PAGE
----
This unforgettable documentary feature film stands in stark contrast to renowned ethnographic filmmaker David MacDougall’s previous films exploring institutions for children in India. In his Doon School Quintet, MacDougall examined India’s most prestigious boys’ boarding school. His next project, SchoolScapes, was about Rishi Valley School, a progressive co-educational boarding school in South India founded on the educational philosophy of the 20th-century Indian philosopher, Krishnamurti.
Gandhi´s Children chronicles the life of children in what the filmmaker calls “the exact opposite of Doon,” a shelter for orphans and juvenile detainees run by an Indian non-governmental organization. The Prayas Children’s Home for Boys is located on the northern fringe of New Delhi in Jahangirpuri, a resettlement colony whose residents were moved from inner-city slums several decades ago. It is still one of the poorest quarters of the city. The home was built in 1993, but its facilities are already deteriorating. There is broken plumbing, defective lighting, and other problems. The boys live in dormitories ranged around two central courtyards.
The home provides food and shelter for 350 boys. Some are orphans, some have been abandoned, others have run away from home. About half were picked up from the streets for minor crimes and are held under a court order. Living in the institution for several months, MacDougall explores its routines and the varied experiences of individual boys, including one who had been abducted from his family, one who was a seasoned street-dweller, another who was a pickpocket, and another who had been separated from his family during a fire in his slum area.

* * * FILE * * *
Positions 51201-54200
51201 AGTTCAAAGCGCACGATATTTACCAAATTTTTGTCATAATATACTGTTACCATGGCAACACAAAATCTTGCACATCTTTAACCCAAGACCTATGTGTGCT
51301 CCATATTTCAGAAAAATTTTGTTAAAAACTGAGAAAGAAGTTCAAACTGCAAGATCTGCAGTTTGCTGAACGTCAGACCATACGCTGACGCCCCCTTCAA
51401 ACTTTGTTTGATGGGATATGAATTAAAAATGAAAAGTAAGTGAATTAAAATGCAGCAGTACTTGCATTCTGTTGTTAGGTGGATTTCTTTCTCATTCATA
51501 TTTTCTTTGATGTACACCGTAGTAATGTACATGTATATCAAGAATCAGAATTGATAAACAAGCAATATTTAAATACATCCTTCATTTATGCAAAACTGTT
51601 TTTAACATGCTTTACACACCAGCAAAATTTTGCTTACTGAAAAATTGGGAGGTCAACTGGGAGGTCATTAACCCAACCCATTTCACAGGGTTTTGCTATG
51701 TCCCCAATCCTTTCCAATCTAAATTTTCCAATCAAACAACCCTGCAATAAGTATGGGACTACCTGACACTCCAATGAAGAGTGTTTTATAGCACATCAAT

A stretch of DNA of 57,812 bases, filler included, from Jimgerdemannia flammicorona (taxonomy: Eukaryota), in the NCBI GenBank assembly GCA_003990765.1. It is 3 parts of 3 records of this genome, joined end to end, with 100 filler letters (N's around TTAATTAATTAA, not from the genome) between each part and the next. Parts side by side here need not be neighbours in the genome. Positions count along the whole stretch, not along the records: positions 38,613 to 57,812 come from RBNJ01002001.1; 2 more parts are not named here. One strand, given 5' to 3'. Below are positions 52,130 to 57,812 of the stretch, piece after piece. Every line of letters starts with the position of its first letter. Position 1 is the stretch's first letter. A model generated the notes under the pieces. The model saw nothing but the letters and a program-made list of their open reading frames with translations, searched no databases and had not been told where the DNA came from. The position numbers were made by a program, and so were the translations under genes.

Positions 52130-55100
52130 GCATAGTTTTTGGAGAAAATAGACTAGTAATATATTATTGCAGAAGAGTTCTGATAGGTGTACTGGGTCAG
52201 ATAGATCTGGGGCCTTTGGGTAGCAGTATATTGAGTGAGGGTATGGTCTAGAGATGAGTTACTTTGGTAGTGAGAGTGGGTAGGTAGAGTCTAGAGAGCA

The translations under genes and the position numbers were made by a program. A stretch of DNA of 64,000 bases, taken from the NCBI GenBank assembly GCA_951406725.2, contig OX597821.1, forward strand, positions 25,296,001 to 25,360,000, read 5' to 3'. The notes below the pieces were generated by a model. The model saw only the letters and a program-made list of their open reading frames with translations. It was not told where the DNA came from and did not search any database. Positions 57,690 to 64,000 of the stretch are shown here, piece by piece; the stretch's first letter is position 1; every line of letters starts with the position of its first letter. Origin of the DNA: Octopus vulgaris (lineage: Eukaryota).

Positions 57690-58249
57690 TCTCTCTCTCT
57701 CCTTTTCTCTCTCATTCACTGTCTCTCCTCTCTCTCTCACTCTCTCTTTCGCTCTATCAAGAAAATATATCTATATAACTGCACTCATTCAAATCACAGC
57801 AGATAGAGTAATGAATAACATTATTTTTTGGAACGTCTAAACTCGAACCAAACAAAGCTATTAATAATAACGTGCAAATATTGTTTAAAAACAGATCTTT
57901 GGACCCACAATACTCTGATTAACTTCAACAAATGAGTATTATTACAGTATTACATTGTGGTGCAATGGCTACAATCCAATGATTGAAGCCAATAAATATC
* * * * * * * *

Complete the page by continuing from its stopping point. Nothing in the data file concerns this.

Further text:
Despite the harshness of their lives, many of the boys show remarkable strength of character, knowledge, and resilience. Often left to their own devices, they institute a seemingly arbitrary set of checks and balances to make sense of the chaos around them. Then one day 181 new boys arrive, having been “rescued” in police raids from sordid child-labor factories. The new children place additional strains on Prayas’s already deteriorating facilities. The institution does what it can, but is it enough?
Gandhi´s Children is filled with scenes of great nuance and sensitivity and its extraordinary succession of revelatory moments exemplifies why David MacDougall’s work is unique among the world’s greatest ethnographic filmmakers. Destined to become another MacDougall classic, Gandhi’s Children will motivate thought, analysis, and discussion in a wide variety of courses in cultural anthropology, Asian and Indian studies, visual anthropology, education, and Third-World studies. It was produced by David MacDougall. It comes as a single dual-layered DVD.